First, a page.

Neurosurgery Department, University General Hospital of Alicante, Foundation for the Promotion of Health and Biomedical Research in the Valencian Region (FISABIO), Alicante, Spain
The three subtypes are the superiorly pointing aneurysms originating at the ophthalmic artery (i.e., ophthalmic artery [OA] aneurysms), the medially pointing aneurysms originating from the superior hypophyseal trunk, and aneurysms originating from a perforator-free part of the ICA, the so-called atypical or blister ICA aneurysms 4).
Most commonly, ophthalmic artery aneurysms present with progressive visual disturbance or exophthalmos, although they may be asymptomatic.
Clinical presentations included subarachnoid hemorrhage in 23 cases (29%) and visual deficits in 24 (30%); five patients exhibited both hemorrhage and visual loss. Twenty-eight aneurysms were incidentally identified. Ophthalmic artery aneurysms arose from the internal carotid artery (ICA) just distal to the ophthalmic artery, pointed superiorly or superomedially, and (when large) deflected the carotid artery posteriorly and inferiorly, closing the siphon. Abnormalities relating to vision were not identified until the aneurysm realized giant proportions. The optic nerve was typically displaced superomedially, which restricted contralateral extension until late in the clinical course; unilateral nasal field loss was seen in 12 patients. 5).
Unruptured large OA aneurysms frequently present with gradual loss of vision. The goal of their treatment is then twofold: to exclude the aneurysm from the circulation and to preserve or restore visual function. Treatment of OA aneurysms can be surgical or endovascular, depending on the mode of presentation, aneurysm geometrics and size, as well as the patient́ s medical condition 6).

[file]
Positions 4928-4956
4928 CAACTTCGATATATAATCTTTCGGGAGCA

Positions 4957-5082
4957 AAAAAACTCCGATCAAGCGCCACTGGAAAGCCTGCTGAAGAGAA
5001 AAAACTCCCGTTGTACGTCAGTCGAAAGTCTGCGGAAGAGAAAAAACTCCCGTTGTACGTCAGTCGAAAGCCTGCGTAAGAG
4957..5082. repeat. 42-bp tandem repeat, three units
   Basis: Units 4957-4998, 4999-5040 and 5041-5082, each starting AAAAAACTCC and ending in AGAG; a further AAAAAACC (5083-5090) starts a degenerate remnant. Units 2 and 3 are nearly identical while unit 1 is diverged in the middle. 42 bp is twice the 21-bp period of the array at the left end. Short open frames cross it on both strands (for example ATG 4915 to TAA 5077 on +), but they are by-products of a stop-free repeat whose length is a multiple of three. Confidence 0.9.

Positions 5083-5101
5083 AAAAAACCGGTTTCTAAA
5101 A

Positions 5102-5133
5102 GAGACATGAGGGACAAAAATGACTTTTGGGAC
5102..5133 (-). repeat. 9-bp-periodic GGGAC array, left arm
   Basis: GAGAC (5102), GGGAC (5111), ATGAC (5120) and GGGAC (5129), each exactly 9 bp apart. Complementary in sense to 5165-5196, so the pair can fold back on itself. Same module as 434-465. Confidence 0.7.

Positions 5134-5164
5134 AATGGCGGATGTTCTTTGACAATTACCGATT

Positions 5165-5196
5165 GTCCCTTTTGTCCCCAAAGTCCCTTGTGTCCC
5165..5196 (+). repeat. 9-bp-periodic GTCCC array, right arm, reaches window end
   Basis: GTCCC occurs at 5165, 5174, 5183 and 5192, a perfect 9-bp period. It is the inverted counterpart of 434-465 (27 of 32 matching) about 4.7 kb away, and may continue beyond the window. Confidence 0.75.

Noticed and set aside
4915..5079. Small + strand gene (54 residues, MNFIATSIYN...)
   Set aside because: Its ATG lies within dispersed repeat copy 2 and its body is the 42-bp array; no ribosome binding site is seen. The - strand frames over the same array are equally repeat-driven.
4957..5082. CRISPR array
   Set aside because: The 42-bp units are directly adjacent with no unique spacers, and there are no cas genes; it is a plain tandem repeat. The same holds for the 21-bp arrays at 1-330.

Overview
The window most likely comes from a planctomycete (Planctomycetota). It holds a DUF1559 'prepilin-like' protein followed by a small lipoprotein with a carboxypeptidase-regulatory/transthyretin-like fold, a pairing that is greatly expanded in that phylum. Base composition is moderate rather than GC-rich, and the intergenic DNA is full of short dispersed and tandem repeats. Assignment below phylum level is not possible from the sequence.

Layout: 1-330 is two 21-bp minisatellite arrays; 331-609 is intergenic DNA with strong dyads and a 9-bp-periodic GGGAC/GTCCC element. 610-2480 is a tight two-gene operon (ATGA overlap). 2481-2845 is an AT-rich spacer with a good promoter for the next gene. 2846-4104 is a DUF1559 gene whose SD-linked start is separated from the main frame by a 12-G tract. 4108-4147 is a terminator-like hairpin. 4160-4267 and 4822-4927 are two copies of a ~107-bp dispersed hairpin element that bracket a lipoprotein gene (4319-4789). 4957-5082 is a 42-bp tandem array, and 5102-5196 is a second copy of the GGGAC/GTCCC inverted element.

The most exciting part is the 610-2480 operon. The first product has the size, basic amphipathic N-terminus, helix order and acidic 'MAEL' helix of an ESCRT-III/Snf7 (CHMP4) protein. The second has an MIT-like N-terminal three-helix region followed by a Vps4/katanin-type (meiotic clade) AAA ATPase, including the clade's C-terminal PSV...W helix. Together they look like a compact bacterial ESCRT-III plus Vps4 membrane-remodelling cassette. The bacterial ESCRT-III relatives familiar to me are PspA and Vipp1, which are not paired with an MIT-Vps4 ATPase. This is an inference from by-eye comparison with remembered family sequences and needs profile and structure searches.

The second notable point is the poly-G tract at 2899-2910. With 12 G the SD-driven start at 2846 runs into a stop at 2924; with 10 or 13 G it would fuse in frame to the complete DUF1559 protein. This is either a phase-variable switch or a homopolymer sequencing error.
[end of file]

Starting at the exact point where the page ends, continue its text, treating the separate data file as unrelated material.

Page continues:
When direct operation is performed for a carotid-ophthalmic artery aneurysm, care must be taken to avoid optic nerve injury caused by the retraction and/or the heat of the drill 13).
Disadvantages of a contralateral approach (CA) are deep and narrow surgical corridors and inconsistent ability to achieve proximal control of the supraclinoid internal carotid artery (ICA). However, a CA remains as microsurgical option for selected internal carotid artery-ophthalmic segment (ICA-opht) aneurysms.
Its feasibility depends on specific anatomic parameters related to the aneurysm itself and to the prechiasmatic distance, interoptic distance, and relationship of the ICA with the anterior clinoid process 14).
In selected patients, transient cardiac arrest induced by adenosine during a contralateral approach allows a brief flow arrest and softening of the aneurysm for a safer exposure and clipping 15).
Ophthalmic artery aneurysms may be adequately and safely treated with either the Pipeline Embolization Device (PED) or coil embolization. However, treatment with the PED carries a higher risk of impeding flow to the ophthalmic artery, although this did not result in clinical sequelae in a study 16).
Peschillo S, Biraschi F, Diana F, Colonnese C, Marenco M, Delfini R. Aneurysms of the Intracranial Segment of the Ophthalmic Artery Trunk: Case Report and Systematic Literature Review. J Neurol Surg A Cent Eur Neurosurg. 2017 Jul 25. doi: 10.1055/s-0037-1604268. [Epub ahead of print] PubMed PMID: 28743134 17).